Over the last week, the president of the United States has tweeted no less then five attacks on Amazon and its owner, Jeff Bezos, who also owns The Washington Post. He has called the Post a "lobbyist" for Amazon, and arguing that the online retailer is exploiting the U.S. postal service and doing harm to American businesses. "You have retailers all over the United States that are going out of business," Trump said Tuesday. "If you look at the cost that we're subsidizing, we're giving a subsidy to Amazon."
The answer to the question of whether Amazon receives a subsidy is no, not really, and even if Amazon's packages are priced in a way that is advantageous to the company, it is not exactly a subsidy for Amazon to ship packages through the mail at the price the mail service chooses to charge.
But the question of whether Amazon is subsidized or not is largely irrelevant. Trump is almost certainly attacking Amazon because of its connection to Bezos, a self-made billionaire whose business acumen is widely admired, and The Washington Post, which frequently publishes accurate but unflattering reports about the dysfunctional inner workings of the White House.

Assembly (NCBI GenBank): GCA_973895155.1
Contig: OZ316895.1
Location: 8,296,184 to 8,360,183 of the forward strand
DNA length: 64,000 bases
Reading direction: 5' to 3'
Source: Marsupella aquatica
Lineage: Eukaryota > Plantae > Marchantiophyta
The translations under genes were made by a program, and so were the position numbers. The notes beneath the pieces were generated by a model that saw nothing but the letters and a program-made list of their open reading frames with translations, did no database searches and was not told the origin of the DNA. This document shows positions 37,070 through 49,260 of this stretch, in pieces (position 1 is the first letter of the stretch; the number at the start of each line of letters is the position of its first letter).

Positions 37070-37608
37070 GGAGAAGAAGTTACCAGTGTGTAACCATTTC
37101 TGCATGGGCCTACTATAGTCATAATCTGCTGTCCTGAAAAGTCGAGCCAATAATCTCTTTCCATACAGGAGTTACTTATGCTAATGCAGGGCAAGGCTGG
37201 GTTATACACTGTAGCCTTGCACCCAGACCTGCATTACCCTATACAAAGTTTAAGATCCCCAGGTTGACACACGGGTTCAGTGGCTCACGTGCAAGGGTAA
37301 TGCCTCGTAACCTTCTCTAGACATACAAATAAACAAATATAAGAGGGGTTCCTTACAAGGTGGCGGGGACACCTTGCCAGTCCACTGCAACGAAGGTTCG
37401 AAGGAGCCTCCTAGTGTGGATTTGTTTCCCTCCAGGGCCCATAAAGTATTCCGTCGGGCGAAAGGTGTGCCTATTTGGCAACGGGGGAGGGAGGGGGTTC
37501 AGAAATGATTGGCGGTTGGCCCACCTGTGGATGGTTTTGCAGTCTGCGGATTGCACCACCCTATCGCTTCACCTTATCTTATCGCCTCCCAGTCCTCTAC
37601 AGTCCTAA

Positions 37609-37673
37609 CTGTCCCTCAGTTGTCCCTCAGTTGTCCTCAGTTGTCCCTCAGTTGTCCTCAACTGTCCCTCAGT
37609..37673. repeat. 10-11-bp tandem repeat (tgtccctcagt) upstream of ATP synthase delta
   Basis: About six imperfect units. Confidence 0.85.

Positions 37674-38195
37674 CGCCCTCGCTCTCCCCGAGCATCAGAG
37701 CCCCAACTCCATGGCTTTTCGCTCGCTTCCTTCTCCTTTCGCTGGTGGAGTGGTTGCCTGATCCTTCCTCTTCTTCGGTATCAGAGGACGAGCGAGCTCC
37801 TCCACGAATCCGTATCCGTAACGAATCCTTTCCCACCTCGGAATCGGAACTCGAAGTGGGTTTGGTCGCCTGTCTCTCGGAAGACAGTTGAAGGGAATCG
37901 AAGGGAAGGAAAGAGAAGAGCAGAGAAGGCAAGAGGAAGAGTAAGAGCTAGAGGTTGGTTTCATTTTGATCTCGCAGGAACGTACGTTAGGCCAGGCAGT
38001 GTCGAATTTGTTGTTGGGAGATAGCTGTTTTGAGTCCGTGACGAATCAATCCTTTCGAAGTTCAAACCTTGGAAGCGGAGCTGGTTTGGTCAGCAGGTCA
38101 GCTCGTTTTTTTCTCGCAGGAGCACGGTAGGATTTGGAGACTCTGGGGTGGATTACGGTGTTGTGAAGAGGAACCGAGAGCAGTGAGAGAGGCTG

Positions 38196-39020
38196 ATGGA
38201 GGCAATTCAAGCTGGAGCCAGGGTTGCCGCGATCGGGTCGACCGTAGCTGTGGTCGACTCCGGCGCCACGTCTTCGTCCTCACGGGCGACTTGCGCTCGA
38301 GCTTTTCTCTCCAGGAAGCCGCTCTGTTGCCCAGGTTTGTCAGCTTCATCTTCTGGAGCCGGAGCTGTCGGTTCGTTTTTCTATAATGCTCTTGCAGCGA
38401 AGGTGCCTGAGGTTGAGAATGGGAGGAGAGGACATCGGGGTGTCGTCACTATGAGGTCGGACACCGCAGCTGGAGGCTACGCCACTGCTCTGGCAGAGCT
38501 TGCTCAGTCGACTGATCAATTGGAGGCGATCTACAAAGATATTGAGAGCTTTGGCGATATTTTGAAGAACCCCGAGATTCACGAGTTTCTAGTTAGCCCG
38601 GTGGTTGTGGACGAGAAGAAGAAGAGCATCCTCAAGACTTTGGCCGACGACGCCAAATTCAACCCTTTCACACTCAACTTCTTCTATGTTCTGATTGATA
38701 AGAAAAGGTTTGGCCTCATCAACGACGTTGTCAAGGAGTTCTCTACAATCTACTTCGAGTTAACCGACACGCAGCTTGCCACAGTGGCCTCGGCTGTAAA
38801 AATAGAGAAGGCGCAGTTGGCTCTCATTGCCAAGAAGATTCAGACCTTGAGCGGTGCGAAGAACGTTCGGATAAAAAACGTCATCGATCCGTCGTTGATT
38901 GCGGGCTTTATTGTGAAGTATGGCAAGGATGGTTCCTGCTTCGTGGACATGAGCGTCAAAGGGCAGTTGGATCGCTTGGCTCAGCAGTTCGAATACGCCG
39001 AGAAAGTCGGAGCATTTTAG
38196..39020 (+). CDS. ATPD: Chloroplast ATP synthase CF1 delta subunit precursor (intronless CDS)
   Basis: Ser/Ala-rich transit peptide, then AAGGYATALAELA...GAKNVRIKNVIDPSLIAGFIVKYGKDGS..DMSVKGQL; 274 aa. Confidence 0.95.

A little more than a year into Trump's presidency, it is clear that he has no particular ideological outlook: He's not a hardline conservative, or a secret New York liberal, or even much of a true-believing populist, despite the presence of a rolling cast of advisers who might more accurately fit these labels.
Instead, Trump governs through muddled instinct, unconstrained by legal precedent or policy advice, always seeking attention, conflict, and personal dominance. Trump isn't an ideologue, but a petty authoritarian whose main pursuit is brutish self-aggrandizement. And while his authoritarian impulses have not born out the worst fears of his critics, they are far from harmless.
In the case of the vendetta against The Washington Post, we can be confident about Trump's motivation because his administration is not proposing any particular policy change to address the alleged postal subsidy, and because his repeated criticisms of Bezos, Amazon, and the Post long predate his current complaints about mail subsidies. Trump has been attacking the trio as a single unit since at least 2015. On the campaign trail, he directly tied his criticisms of Bezos and Amazon to his irritation with reporting by the Post. "Every hour we're getting calls from reporters from The Washington Post asking ridiculous questions," Trump said in May 2016, before complaining that the Post was a "toy" that Bezos used to maintain power in the nation's capital. (Disclosure: My wife works for The Washington Post.)
Trump may not be proposing any direct action against the company at this point, but his attacks aren't a sideshow. Amazon lost more than $50 billion in market value earlier this week following one of Trump's tweets, helping to send stock indexes spiraling. Trump is unlikely to win his battle with Amazon, but either way, the rest of us are already losing.